After weeks of headlines about South Jersey Republican congressional candidate Seth Grossman's views on diversity ("crap"), African American oppression ("exaggerated"), Kwanzaa ("phony"), Islam (a "cancer"), and other postings and comments, the national Republican Party has finally had enough.
Monday night, the National Republican Campaign Committee chairman, Rep. Steve Stivers of Ohio, issued a statement saying the NRCC was withdrawing its support of Grossman and calling on him "to reconsider his candidacy."
"Bigotry has no place in society — let alone the U.S. House of Representatives," Stivers said in a statement. "The people of New Jersey's Second District deserve an inclusive Republican candidate who will be a trusted conservative voice in Congress."
The national Republicans had previously declined to comment or distance themselves from Grossman's comments, posted on YouTube by the left-leaning American Bridge super PAC and first reported by the Inquirer and Daily News on June 11. Since then, a steady stream of additional stories documenting Grossman's years of Facebook posts and other comments have been published by outlets including CNN and NPR.
Earlier Monday, the Media Matters website published a story about Grossman's retweeting "white nationalist propaganda," including a piece claiming black people are "a threat to all they encounter." The statement from the NRCC followed shortly after.
Grossman, in an interview Monday night, said he would not drop out of the race, in which he will face Democrat Jeff Van Drew, a state senator from Cape May County generally considered a conservative, to replace Republican U.S. Rep. Frank LoBiondo, who is retiring after 24 years in Congress.
Grossman, who based his candidacy on his support for President Trump, said he had raised about $55,000, most of that after the publicity about his views. He again declined to distance himself from his comments but said he does not consider himself racist. A well-known conservative and libertarian activist and lawyer in the Atlantic City area, Grossman said that when he retweeted the story referred to in the Media Matters report, he prefaced it with "Oy vey," which he said meant he was not endorsing the content.
In the retweet, made in 2014, Grossman wrote: "Oy vay! What so many people, black, white and Hispanic, whisper to me privately but never dare say out loud publicly. Back in the Old Country, people were very careful about what they said for fear of retaliation. At one time, America was a free country and people were not afraid to express their true thoughts."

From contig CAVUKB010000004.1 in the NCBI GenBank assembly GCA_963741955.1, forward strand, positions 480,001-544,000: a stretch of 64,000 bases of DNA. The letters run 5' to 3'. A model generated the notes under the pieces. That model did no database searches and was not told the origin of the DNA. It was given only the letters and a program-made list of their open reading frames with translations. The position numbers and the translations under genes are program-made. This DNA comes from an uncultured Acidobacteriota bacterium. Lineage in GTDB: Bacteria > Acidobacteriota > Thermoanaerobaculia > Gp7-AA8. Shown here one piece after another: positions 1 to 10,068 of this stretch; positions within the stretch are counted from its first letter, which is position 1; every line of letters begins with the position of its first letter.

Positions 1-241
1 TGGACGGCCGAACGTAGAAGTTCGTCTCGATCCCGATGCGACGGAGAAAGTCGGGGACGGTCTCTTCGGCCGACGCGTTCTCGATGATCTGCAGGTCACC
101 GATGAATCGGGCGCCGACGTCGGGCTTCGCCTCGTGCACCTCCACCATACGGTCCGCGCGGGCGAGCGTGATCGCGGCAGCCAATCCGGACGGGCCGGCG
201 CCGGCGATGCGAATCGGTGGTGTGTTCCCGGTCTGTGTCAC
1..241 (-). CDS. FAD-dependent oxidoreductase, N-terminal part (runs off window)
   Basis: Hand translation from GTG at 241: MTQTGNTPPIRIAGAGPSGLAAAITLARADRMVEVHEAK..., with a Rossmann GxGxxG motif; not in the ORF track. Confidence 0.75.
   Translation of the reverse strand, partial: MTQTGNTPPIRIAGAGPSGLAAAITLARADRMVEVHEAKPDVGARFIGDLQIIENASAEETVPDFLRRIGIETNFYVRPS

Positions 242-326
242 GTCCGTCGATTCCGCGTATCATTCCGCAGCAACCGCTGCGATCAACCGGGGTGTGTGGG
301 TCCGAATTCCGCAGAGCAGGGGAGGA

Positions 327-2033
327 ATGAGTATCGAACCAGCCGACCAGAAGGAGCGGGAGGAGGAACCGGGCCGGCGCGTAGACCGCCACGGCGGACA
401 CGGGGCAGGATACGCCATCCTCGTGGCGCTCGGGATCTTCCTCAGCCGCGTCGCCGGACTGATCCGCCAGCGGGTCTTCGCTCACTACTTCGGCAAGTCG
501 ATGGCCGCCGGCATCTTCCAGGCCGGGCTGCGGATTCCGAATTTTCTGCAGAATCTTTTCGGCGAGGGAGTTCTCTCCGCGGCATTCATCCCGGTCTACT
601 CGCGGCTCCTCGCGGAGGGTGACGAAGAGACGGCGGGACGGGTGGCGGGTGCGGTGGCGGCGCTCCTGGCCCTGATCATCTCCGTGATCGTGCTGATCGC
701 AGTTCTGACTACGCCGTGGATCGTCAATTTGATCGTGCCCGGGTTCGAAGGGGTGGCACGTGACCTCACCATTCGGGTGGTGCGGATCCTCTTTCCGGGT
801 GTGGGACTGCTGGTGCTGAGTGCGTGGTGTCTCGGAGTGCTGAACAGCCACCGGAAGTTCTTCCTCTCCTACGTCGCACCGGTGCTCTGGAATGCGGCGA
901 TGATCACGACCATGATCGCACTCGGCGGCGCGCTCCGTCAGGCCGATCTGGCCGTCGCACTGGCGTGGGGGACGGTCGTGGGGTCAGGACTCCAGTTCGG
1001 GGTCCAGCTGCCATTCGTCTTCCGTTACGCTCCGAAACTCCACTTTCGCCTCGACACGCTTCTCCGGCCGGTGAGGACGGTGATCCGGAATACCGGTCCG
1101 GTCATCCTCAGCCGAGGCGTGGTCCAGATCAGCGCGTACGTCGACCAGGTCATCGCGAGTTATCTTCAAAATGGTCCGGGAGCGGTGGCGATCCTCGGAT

Grossman said he has not heard directly from either state or national Republicans and has no plans to abandon his candidacy, which has brought him national publicity as a symbol of a Republican Party that is all-in for Trump. Locally, county Republican parties in the sprawling district have either declined comment or continued to support Grossman's fund-raising efforts.
"The Republicans are saying I don't understand the people of the district," Grossman said Monday. "I'm saying the people in Washington and Trenton don't understand the people of this district. There's only one way to find out."
Van Drew added: "Very few of us, and not me, came over on the Mayflower."
Monday night, Michael Muller, the chief strategist for Van Drew for Congress, had harsher words for Grossman, calling him "unhinged and unfit for office," and criticized the slow response of the Republican Party:
"It's been 29 days since the media first broke the story of Seth Grossman's hateful rhetoric," Muller said in the statement. "If the NRCC had done a cursory Google search, or even visited their chosen candidate's website or Facebook page, they'd know what most voters in South Jersey already know. Seth Grossman is unhinged and unfit for office."
Andrew Bates, a spokesman for the American Bridge, said in a statement Monday night that the Republican disavowal of Grossman's campaign was "too little too late. Voters will see through this act of political desperation and hold Republicans accountable this November."